For cellular and molecular analyses, a total of eight transgenic (four male and four female) and three non-transgenic (male) mice, all 11–15 weeks of age, were sedated by inhalation of isoflurane, and sacrificed by cervical dislocation. For the visualization of native EGFP fluorescence, the whole gall bladder was dissected, cut open, mounted flat on a microscopic slide, and cover-slipped. For in situ hybridization and immunohistochemistry, the whole stomach was removed, opened along the large curvature, and the content washed out. The whole gall bladder was left attached to pieces of surrounding liver tissue. Also, 2–4 pieces of tissue each from duodenum (including pancreas), jejunum, ileum and colon, all 0.5–1 cm in length, were quickly dissected. The tissue was either directly frozen in −40°C cold isopentane, or immersion-fixed in Bouin Hollande fixative (Schütz et al., 2008). For further analysis all tissues were flat-mounted to obtain longitudinal profiles during sectioning.

In Situ Hybridization

Serial 14 μm thick sections were cut with a cryostat and mounted on silanized glass slides. Complementary RNA probes for the detection of mouse ChAT and ChT1 transcripts in tissue sections were generated from mouse C57BL/6 brainstem cDNA. For ChAT, a 758 nt long DNA fragment (GeneBank acc. no. NM_003891), and for ChT1 a 836 nt long DNA fragment (GeneBank acc. no. NM_022025) were amplified by PCR, subcloned into pGEM-T (Promega, Mannheim, Germany), and the sequence confirmed by double-stranded sequencing. For the detection of EGFP transcripts, a 601 bp fragment from the EGFP coding sequence (pEGFP-N1, Clontech, Palo Alto, USA) was amplified by PCR using primers TGT AAT ACG ACT CAC TAT AGG GGA CGT AAA CGG CCA CAA GTT C (with 5′ SP6 site) and TGA TTT AGG TGA CAC TAT AGA AGC AGG ACC ATG TGA TCG C (with 5′ T7 site). The generation of complementary RNA probes for the detection of mouse VAChT transcripts in tissue sections has been described previously (Schütz et al., 2008). Gene-specific radioactively (35-S)-labeled transcripts were generated using SP6 (for antisense probe) and T7 (for sense probe) RNA polymerases. The in situ hybridization histochemistry procedure was essentially performed as described in detail earlier (Schäfer et al., 1997; Schütz et al., 2000). Briefly, tissue sections on microscopic slides were covered with 30–40 μl of hybridization solution, containing 50% formamide, 0.6 M NaCl, 10 mM Tris (pH 7.4), 1 mM Na2EDTA, 1 X Denhardts, 10% dextran sulfate, 100 mg/ml sheared salmon sperm DNA, 0.05% (w/v) E. coli MRE600 tRNA, 20 mM dithiothreitol (DTT), 50,000 d.p.m./ml riboprobe, and coverslipped. Hybridization was carried out for 16 h at 60°C in a humid chamber. After hybridization, coverslips were removed in 2 × standard sodium citrate (SSC) at room temperature and the sections washed in the following order: 20 min in 1 × SSC, 45 min at 37°C in RNase solution (20 mg/ml RNase A and 1 U/ml RNase T1), 20 min in 1 × SSC, 20 min in 0.5 × SSC, 20 min in 0.2 × SSC, 60 min in 0.2 × SSC at 60°C, 10 min in 0.2 × SSC at room temperature and finally 10 min in distilled water. The sections were dehydrated in 50 and 70% ethanol and air dried at room temperature. For visualization of hybridization signals, sections were first exposed to Kodak BioMax MR autoradiography film (Sigma-Aldrich, Steinheim, Germany) for 3 days to estimate further exposure times, then coated under absence of light with Kodak NTB autoradiography emulsion (Eastman Kodak, Rochester, NY, USA), exposed for 1–4 weeks at 4°C in the dark and finally developed. Sections were counterstained with cresyl violet, dehydrated and coverslipped. Images were taken as specified below.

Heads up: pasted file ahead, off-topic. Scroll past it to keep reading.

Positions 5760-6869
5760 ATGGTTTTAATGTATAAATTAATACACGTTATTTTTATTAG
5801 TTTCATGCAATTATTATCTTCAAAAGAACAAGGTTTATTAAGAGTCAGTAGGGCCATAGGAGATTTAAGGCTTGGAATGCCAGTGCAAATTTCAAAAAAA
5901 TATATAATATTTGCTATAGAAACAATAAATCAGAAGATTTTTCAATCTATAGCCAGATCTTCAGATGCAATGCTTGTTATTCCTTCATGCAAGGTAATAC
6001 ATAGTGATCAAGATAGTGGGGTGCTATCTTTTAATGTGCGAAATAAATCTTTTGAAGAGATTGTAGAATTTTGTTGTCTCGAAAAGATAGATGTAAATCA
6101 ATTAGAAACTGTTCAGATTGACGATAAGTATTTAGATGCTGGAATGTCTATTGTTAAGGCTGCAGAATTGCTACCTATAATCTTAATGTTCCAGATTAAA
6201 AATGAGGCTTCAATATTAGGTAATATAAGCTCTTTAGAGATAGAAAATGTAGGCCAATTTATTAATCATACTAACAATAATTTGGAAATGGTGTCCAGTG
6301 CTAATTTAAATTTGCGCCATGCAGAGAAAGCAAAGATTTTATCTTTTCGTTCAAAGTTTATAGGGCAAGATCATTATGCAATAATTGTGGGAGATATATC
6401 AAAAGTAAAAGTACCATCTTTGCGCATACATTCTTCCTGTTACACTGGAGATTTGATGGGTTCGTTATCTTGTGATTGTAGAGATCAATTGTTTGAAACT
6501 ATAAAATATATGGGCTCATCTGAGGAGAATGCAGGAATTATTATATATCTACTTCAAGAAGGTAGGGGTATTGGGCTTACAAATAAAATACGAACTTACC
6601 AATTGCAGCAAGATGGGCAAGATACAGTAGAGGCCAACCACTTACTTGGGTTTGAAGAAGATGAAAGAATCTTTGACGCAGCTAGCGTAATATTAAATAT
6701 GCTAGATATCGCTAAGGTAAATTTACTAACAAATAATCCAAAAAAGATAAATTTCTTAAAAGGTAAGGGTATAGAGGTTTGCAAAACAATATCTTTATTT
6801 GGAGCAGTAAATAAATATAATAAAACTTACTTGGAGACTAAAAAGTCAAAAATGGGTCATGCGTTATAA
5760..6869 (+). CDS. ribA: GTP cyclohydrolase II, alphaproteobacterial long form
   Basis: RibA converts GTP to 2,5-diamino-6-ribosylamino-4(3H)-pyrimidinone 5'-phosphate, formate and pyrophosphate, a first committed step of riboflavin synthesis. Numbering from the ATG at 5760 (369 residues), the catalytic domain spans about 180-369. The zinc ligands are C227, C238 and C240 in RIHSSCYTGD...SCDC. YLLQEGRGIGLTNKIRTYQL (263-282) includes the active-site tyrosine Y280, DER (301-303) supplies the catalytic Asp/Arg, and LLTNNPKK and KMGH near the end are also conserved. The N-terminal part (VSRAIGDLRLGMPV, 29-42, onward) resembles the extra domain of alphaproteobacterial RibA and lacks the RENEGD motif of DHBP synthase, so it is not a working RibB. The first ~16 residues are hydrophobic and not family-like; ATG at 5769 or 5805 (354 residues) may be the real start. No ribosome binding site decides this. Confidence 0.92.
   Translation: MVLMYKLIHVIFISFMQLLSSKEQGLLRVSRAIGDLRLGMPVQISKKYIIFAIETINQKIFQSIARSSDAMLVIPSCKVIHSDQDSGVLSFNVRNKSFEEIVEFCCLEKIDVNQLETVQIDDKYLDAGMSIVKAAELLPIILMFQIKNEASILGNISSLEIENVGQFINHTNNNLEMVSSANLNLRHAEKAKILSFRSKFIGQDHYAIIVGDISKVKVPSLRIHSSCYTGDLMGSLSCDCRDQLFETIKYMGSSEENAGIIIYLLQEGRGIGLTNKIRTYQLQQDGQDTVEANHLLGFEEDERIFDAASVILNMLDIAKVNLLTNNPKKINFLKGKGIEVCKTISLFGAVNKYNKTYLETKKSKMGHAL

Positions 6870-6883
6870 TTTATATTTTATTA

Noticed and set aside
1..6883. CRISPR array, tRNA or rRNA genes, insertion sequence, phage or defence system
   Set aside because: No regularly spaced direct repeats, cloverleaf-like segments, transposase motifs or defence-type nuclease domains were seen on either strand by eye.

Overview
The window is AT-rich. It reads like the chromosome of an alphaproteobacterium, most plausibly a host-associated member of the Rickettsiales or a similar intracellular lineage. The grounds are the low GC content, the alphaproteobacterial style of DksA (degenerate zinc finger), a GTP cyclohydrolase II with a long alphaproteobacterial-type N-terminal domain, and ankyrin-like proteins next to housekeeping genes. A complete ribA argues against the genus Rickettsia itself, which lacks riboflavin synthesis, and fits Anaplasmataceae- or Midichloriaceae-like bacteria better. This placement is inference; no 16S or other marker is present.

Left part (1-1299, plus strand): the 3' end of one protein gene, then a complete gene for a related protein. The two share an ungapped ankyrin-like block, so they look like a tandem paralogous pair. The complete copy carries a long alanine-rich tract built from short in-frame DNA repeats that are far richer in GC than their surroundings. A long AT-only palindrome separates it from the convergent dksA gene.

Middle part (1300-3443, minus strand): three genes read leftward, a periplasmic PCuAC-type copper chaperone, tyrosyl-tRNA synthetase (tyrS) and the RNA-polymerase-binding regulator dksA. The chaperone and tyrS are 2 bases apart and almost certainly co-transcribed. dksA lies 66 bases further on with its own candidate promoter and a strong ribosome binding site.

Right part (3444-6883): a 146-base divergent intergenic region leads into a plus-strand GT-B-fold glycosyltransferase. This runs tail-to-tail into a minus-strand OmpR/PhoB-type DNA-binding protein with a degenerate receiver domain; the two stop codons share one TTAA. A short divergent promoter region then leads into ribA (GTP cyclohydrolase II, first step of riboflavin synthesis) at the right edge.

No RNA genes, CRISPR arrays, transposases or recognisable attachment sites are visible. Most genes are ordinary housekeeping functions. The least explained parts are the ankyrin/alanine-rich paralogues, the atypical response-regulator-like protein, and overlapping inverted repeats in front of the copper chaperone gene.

Immunohistochemistry